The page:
“Keys to the Future,” Liahona, June 2008, 16–19
In Florence, Italy, couples used to follow an old tradition: they attached padlocks to the Ponte Vecchio bridge and threw the keys into the Arno River below, signifying that their love was “locked” for eternity.
Today attaching padlocks is discouraged to help protect the historic bridge, which dates back to medieval times. But 16-year-old Cristian Morelli knows there are real keys that existed long before the Ponte Vecchio—powerful priesthood keys that were restored to the Prophet Joseph Smith in 1829, when the Aaronic and Melchizedek Priesthoods were restored. One of those keys is the sealing power, and Cristian knows a family’s love really can be “locked” eternally. His parents were sealed in the temple by one holding that priesthood authority, and someday he plans to receive temple blessings too. He prepares by fulfilling his Aaronic Priesthood duties and living worthy of this sacred trust.
Florence is known as the birthplace of the Renaissance, a flowering in art, literature, and scientific thought. Like talented Renaissance men before him, Cristian knows there is much good to be found in music and books. He’s been playing the bass for three years, and he enjoys studying English literature and philosophy.
But he knows well that sometimes “creativity” crosses into sin. He knows some teenagers who indulge in bad music or pornographic entertainment. Remembering the priesthood he holds, Cristian knows he must be different.
In 1497 a Florentine monk convinced citizens to burn anything they owned that might be considered worldly or crude, including mirrors, expensive clothes, and artwork. In 2008 Cristian’s strategy is a little different. Instead of trying to purge society around him, he seeks the fire of the Holy Ghost to purify his own life.
“It can be hard,” Cristian says. There are only four students in his seminary class, and they can’t meet every day because they are spread over such a large geographic region. He often feels alone, but he knows that sanctifying power can come through trials. For inspiration, he looks to others who have faced opposition.
Jesus Christ’s Apostle Peter experienced trials in Cristian’s homeland, spending time in prison in Rome and likely dying a martyr’s death there. To this day, Peter’s priesthood authority is often illustrated by his holding large keys. Like Peter, Cristian wants to be a true disciple and remain committed to his priesthood callings, no matter the cost.
Another of Cristian’s heroes is Nephi. “Nephi, like Peter, had to undergo several trials,” Cristian says. “These trials helped make him what he was.”
Prayer, scripture study, and the safe haven he calls home help make Cristian who he is—a Latter-day Saint committed to honoring the priesthood, serving a mission, and becoming a righteous husband and father someday.
Such goals set Cristian apart from his friends. “I’ve wanted to serve a mission since I was in Primary,” he says. Unfortunately, his friends don’t care to hear about his beliefs or religion of any kind because “they are so focused on studying, playing sports, and having fun.”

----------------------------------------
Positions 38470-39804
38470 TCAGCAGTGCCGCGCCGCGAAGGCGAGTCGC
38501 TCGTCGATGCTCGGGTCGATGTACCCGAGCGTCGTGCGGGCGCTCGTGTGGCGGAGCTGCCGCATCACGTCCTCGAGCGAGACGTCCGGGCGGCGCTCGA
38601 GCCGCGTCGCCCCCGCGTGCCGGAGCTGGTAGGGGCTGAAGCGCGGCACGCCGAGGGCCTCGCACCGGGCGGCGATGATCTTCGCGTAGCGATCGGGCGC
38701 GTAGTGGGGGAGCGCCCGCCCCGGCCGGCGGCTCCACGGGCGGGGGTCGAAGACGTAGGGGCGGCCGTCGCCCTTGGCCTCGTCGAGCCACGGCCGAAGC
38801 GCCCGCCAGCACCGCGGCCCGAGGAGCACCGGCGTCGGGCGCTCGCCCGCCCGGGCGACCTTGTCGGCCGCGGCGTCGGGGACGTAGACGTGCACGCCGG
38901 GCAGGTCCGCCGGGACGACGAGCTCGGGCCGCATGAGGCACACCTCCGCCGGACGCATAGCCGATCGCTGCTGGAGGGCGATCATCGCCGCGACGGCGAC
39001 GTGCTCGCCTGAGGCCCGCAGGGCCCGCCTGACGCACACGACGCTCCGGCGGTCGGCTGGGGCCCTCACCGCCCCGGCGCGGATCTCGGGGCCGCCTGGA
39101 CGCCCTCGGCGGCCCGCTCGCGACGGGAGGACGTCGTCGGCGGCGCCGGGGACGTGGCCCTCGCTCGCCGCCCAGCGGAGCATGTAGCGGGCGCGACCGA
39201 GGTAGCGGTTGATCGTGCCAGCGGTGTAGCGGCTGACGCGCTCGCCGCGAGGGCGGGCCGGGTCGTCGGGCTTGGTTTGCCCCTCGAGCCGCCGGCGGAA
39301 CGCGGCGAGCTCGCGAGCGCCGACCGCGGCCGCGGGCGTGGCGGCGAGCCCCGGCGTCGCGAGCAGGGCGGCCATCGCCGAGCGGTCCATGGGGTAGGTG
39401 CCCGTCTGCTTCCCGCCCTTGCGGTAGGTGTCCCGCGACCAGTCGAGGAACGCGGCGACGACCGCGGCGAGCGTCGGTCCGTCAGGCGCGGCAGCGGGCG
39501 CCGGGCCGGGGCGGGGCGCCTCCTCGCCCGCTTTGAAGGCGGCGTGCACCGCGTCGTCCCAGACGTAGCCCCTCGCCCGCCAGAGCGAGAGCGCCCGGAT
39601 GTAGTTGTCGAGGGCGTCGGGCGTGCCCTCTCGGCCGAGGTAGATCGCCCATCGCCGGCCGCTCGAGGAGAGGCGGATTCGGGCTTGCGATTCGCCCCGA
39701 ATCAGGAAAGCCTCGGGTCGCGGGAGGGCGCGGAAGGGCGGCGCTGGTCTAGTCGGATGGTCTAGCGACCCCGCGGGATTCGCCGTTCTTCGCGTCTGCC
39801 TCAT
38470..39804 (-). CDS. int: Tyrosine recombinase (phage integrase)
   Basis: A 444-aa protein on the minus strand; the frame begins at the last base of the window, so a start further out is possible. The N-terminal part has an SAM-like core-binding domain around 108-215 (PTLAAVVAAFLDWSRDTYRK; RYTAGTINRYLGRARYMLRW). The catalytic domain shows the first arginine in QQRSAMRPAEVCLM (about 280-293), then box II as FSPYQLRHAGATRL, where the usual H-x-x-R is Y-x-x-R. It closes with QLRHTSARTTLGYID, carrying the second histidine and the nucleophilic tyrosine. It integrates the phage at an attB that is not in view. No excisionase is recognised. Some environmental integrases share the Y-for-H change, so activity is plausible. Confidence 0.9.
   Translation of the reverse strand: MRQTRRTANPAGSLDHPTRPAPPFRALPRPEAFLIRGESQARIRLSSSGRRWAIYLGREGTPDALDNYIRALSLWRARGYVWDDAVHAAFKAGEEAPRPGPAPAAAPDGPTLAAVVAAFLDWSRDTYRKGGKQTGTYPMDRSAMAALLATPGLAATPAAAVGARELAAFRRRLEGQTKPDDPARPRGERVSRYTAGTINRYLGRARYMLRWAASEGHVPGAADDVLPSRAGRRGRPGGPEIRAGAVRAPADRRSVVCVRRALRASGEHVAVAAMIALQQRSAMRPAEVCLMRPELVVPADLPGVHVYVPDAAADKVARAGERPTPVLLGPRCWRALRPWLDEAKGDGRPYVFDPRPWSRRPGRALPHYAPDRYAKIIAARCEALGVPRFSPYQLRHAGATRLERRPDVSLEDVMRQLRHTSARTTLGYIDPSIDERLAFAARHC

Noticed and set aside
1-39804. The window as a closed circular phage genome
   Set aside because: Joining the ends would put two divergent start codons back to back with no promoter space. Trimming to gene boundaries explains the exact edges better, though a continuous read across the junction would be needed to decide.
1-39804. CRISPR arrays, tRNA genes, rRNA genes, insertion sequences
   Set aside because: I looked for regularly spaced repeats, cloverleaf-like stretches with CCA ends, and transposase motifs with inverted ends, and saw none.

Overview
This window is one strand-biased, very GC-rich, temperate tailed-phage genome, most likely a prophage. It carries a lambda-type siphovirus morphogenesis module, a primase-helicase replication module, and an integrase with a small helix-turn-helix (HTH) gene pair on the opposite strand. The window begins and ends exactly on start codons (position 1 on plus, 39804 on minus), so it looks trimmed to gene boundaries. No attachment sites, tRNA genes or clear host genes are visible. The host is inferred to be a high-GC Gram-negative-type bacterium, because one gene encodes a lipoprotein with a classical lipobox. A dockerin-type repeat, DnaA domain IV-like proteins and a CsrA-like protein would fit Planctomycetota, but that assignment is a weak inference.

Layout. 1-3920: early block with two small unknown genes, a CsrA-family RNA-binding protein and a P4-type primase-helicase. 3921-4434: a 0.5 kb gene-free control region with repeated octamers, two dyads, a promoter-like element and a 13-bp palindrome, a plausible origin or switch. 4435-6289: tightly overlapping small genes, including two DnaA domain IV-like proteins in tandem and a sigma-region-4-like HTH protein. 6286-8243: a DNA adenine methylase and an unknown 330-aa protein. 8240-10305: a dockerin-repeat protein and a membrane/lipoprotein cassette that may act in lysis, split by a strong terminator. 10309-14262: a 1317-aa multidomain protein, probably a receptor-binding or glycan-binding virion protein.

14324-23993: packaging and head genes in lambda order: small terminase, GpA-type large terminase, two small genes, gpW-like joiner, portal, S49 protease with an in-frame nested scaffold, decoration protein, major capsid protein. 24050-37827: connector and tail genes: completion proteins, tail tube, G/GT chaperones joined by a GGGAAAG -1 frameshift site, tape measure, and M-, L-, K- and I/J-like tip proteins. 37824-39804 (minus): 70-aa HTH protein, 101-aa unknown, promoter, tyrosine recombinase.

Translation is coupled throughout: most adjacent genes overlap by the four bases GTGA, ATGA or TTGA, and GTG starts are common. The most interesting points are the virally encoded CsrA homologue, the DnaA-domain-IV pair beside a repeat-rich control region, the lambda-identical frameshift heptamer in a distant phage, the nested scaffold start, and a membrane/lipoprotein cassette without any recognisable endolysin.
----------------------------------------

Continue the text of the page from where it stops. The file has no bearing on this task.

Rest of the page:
He remembers having spiritual experiences passing the sacrament as a deacon and fasting for a relative who was sick. He feels great satisfaction in home teaching when he “can tell the difference between before and after the visit,” when the families he and his dad teach “receive comfort and are grateful for the words that have been said.”
These are feelings and experiences many of Cristian’s friends can’t relate to. He might feel misunderstood at times, but spiritual vision is a blessing he never wants to lose. Like the blind man healed by the Savior in one of Cristian’s favorite New Testament stories (see John 9:1–11), Cristian can see clearly while many of his friends are still blind to the joy of the gospel.
That’s one reason he looks forward to serving a mission: to help others see spiritual realities that he has been blessed to understand. Since childhood, he has enjoyed good friendships with missionaries and felt sad whenever one of them was transferred. “As time goes by, I might forget the missionary’s name, but I never forget the experience. Each one has left an impression,” he says. “I want to be like the missionaries I’ve known so far.”
Cristian is especially impressed by the determination he witnesses when he volunteers with missionaries. Even though “many people may say a definite ‘No, I’m not interested’ or slam the door in their face, they keep going,” Cristian says. “They keep knocking on the next door and trying to share the knowledge of the gospel with someone else.”
Cristian prepares for his own mission not only by staying pure and studying the gospel but also by dressing appropriately for the occasion—without being showy.
Fashion is a big deal in Florence, but for Cristian, expensive clothes aren’t important. On Sundays, “I wear a white shirt, jacket, and tie to show respect for the Sabbath and the Lord,” Cristian says. He knows this will help him keep the missionary dress code. The rest of the week he wears what he wants. “I have never liked following fashion rules,” he says. “I don’t care what I wear, as long as I dress appropriately”—without paying attention to whose name is on the label.
Cristian looks forward to receiving the Melchizedek Priesthood, the temple endowment, the call to serve as a full-time missionary, and someday the opportunity to “lock his love” to an eternal family of his own.
Ultimately, Cristian looks forward to the Second Coming of Jesus Christ. “It comforts me that when He comes,” the sins of the world and all the resulting sadness “will be over.” Until then, Cristian will honor those who hold priesthood keys and keep the covenants that draw him close to the Savior. He knows it’s the only way to be spiritually safe and eternally happy.